Current rating and Heat

Hi! Are higher current rated components don't heat as fast as lower rated with same packaging? ex. LM317 and LM338 both running at .5A. Is LM317 hotter?

With the same voltage drop and the same current, they generate exactly the same heat. The heating can be slowed down by a heatsink or a larger component.

To get less heat, use a DC-DC converter.

Thanks for the reply! I thought I don't need heatsink if Im using high current rated component LOL.

Thanks for the reply! I thought I don’t need heatsink if Im using high current rated component LOL.

It gets complicated because you can overheat the device with less than maximum current.

Heat is directly related to power, and power is calculated as Voltage x Current.

So for example, you can have a MOSFET or transistor that’s rated for 30 Amps and 100 Volts, but it can’t handle both at the same time… You can safely switch 100V and 30A because when the device is switched-on, there is current with almost no voltage dropped-across the device, or it’s switched-off where all of the voltage is dropped across the device with almost no current. Similarly, a wall-switch in your house doesn’t have to dissipate power when a 100W (or more) light bulb is plugged-in, and the switch doesn’t generate heat. (Light dimmers do tend to get warm, but they are also designed as “switching” circuits to minimize heat.)

But the same 30A/100V device might die with 10 Amps and 10 Volts at the same time (100W dissipated).

Most of these voltage regulator ICs have built-in over-temperature protection, and they’ll just shut-down when they overheat, but MOSFETs & transistors don’t and they can be permanently fried.

There is usually a power spec, temperature spec, or a power spec with an “ideal” or infinite heatsink at room temperature. This can get really tricky and it’s difficult to know if you have a big-enough heatsink (and/or low-enough ambient temperature).

Ambient temperature is a factor too… A device with a heatsink might be OK at normal room temperature, but the heat generated in the device is added to the ambient temperature and the device might not survive in the desert in the summer.

Tamulmol: Hi! Are higher current rated components don't heat as fast as lower rated with same packaging? ex. LM317 and LM338 both running at .5A. Is LM317 hotter?

The amount of heat dissipated by a device is solely dependent on the power.

Any part with the same physical configuration and same power dissipation will get hot as fast as the other and reach the same temperature as the other.

Now, the case design DOES influence how much and how well you can CARRY AWAY the heat (using a heatsink).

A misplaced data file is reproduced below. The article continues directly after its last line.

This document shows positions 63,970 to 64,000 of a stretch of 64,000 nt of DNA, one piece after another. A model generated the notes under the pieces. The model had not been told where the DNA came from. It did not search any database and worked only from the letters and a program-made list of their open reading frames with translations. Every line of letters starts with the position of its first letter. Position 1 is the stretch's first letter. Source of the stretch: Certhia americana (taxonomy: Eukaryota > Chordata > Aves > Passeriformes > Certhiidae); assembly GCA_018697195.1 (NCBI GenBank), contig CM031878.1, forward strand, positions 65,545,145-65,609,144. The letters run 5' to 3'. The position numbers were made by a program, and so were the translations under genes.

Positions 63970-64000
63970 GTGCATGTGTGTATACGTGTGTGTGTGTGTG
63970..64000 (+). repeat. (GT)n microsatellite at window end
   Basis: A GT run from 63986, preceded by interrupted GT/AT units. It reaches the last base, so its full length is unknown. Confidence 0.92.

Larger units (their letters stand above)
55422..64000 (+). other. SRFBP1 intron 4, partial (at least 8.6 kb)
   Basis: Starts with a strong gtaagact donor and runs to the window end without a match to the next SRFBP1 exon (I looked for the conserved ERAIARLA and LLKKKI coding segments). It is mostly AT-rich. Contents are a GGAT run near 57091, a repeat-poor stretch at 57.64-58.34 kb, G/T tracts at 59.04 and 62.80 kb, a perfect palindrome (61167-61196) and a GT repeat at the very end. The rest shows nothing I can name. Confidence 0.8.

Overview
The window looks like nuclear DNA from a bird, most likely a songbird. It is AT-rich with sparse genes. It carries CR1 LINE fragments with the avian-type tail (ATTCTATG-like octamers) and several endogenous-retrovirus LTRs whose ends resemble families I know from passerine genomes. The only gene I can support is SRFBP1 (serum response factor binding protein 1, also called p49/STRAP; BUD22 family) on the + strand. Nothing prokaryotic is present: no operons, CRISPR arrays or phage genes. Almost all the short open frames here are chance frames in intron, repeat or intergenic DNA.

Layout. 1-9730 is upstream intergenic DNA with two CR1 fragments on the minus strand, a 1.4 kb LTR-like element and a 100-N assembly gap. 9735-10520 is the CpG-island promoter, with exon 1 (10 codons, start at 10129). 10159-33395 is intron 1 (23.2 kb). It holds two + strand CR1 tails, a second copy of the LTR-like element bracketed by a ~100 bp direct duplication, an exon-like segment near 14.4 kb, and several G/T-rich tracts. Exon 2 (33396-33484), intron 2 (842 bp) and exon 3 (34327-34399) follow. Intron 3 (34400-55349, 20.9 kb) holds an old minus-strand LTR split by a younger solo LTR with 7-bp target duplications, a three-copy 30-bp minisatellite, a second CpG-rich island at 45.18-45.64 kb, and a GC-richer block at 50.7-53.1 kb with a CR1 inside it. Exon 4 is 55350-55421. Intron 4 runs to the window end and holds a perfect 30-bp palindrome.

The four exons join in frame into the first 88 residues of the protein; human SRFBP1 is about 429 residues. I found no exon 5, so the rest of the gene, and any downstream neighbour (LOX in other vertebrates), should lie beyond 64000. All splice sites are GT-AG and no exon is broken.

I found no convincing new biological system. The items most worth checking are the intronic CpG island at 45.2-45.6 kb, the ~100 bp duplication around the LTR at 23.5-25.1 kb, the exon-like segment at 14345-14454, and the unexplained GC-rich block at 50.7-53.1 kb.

For example, there are LM-317 regulators in TO-220 packages and TO-3 packages. The TO-3 package, being larger surface area will more effectively transfer it's heat to a heatsink (if it's mounted properly), but aside from that there's no difference.

Power dissipated = Heat generated. Period.

What you’re talking about is SAFE OPERATING AREA.

In your example, a 30 amp, 100 volt device can handle up to 30 amps or 100 volts, but not both.

If you take the maximum POWER DISSIPATION allowed for the device, then iterate through voltage or current (to derive the max of the other), you will get a graph that shows sort of a “box”, inside of which the device is going to work, and outside it’s going to burn up.

Here’s a typical SOA (safe operating area) graph:

Hi, yes the LM317 will get hotter than the LM338, even though they are dissipating the same POWER.

Of the POWER that has to be dissipated from the devices, the 317 has lower surface area compared to the 338 so to transfer the same amount of POWER the 317 has a higher surface temperature.

Thermodynamics.

Tom....... :)

TomGeorge: Thermodynamics.

Tom....... :)

Actually no, just heatflow, thermodynamics is something else, to be pedantic.

I am a pedantic

Thermodynamics.

"Thermo" from greek means heat (not temperature)

"dynamics" from the greek too; means movement.

So talking about heat moving from inside the component to the outside is basic Thermodynamics.

Kind regards.

Hi,

I am a pedantic

There is always one or two in the bunch..lol

The subject that I learnt it in was called, Thermodynamics ME162.

Tom.... :) Heat: amount of vibration at the atomic level. http://topdocumentaryfilms.com/what-is-one-degree/

TomGeorge: Hi, yes the LM317 will get hotter than the LM338, even though they are dissipating the same POWER.

Of the POWER that has to be dissipated from the devices, the 317 has lower surface area compared to the 338 so to transfer the same amount of POWER the 317 has a higher surface temperature.

Thermodynamics.

Tom....... :)

Your reply misses the point of the OP's question and, if he didn't notice the smiley at the end of it, he would also be misled.

A device with a higher power RATING will absolutely NOT run any cooler than a device of lesser rating when dissipating the SAME amount of power.

TomGeorge: Hi, There is always one or two in the bunch..lol

The subject that I learnt it in was called, Thermodynamics ME162.

Tom.... :) Heat: amount of vibration at the atomic level. http://topdocumentaryfilms.com/what-is-one-degree/

"The core temperature of the sun is approximately 27 million degrees".

"Is that in C or K?"

"What does it matter?"